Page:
A growing number of believers still exist and they promote a new, modern version of Norse paganism called the Asatru movement, which takes the stories and myths and uses them to craft a new way of viewing the world. Hilmar Orn Hilmarsson, high priest of Asatruarfelagid, an association that promotes faith in the Norse gods, says, “I don’t believe anyone believes in a one-eyed man who is riding about on a horse with eight feet. We see the stories as poetic metaphors and a manifestation of the forces of nature and human psychology.”[3]

While Hilmar says that no one really believes in Odin as a real being, it is important to note he may not speak for all believers. A brief search of Asatru group websites reveals that many groups do believe the gods and goddesses are very real and continue to influence human lives today. However, even if you don’t take the pantheon and stories literally, there are still ways to worship and follow Norse paganism. For example, Modern American Asatruar follow a guideline known as the Nine Noble Virtues. They are:

  • Courage: both physical and moral courage
  • Truth: spiritual truth and actual truth
  • Honor: one’s reputation and moral compass
  • Fidelity: remaining true to the gods, kinsmen, a spouse, and community
  • Discipline: using personal will to uphold honor and other virtues
  • Hospitality: treating others with respect, and being part of the community
  • Industriousness: hard work as a means to achieve a goal
  • Self-Reliance: taking care of oneself, while still maintaining relationships with Deity
  • Perseverance: continuing despite potential obstacles[4]

These virtues are derived from the pantheon of gods and goddesses and their individual attributes.

Each group of believers is called a Kindred. These may be large groups affiliated with a national organization or they can be as small as a single family. Each Kindred is generally led by a priest and chieftain who speaks for the gods.[5]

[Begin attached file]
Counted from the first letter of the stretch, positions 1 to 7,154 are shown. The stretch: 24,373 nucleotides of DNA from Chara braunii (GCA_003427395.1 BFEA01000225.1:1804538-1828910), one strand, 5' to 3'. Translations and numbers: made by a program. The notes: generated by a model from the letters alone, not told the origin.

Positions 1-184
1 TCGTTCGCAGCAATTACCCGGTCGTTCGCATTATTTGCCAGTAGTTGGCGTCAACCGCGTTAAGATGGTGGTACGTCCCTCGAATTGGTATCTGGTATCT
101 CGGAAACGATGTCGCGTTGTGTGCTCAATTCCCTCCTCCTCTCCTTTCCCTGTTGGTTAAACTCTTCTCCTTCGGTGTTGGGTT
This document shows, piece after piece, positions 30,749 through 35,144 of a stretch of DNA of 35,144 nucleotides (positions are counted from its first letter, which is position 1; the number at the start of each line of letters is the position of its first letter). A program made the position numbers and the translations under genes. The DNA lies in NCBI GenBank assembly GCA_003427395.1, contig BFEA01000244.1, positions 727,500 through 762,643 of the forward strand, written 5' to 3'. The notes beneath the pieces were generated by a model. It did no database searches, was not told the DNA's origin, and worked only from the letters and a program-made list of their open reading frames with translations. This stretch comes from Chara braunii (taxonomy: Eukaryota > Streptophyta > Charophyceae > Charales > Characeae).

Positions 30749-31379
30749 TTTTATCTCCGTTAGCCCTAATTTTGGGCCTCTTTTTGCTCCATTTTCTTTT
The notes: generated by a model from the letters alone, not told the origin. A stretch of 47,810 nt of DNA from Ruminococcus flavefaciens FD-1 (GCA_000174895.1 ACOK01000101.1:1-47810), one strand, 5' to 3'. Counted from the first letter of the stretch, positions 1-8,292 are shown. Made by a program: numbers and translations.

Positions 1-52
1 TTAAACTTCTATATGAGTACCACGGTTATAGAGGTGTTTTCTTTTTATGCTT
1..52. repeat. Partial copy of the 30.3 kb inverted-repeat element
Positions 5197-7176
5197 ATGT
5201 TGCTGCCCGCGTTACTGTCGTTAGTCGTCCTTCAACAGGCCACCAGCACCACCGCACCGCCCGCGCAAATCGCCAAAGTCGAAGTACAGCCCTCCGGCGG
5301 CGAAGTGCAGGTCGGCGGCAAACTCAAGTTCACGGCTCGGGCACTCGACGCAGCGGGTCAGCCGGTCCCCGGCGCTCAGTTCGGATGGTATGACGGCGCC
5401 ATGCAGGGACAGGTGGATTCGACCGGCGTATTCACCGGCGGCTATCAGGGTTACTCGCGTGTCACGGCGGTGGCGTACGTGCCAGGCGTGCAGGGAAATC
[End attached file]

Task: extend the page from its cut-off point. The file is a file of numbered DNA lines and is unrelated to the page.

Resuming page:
Membership in Asatruarfelagid, the group that began the Asatru movement in the 1970’s, has tripled in Iceland in just the last ten years. Last year there were 2,400 members in a country that boasts a population of only 330,000.[6]

The new temple will be a center of worship and communion for the followers of Norse paganism. It will be a place for ritual and ceremonies, including weddings, funerals, the conference of names for children, initiation of young people and even the celebration of the ancient sacrificial ritual of Blot, minus the slaughtering of animals.[7] It will be “circular and will be dug 4 metres (13 feet) down into a hill overlooking the Icelandic capital Reykjavik.”[8] There will be a dome at the top that will let the sunlight in and as the sun’s position changes with the seasons. The sun will constantly repaint the room, giving it a mercurial and ever-changing feel.

As this ancient religion and its traditions are carried into the modern world, the spirit of the Vikings lives on through new believers who will gather together in a completely modern space. This temple will truly be a place where past, present and future fuse and ancient worship meets 21st century sensibilities.

[1] Norse Mythology for Smart People – The Ultimate Online Resource for Norse Mythology and Religion. (n.d.). Retrieved March 24, 2015, from http://norse-mythology.org/

[2] Ibid.

[3] Iceland to build first temple to Norse gods in 1,000 years. (2015, February 3). Retrieved March 24, 2015, from http://uk.reuters.com/article/2015/02/03/uk-iceland-religion-pagans-idUKKBN0L70FN20150203

[4] Wigington, P. (n.d.). Asatru – Norse Heathens of Modern Paganism. Retrieved March 24, 2015.

[5] Ibid.

[6] Iceland to build first temple to Norse gods in 1,000 years.

[7] Ibid.

[8] Ibid.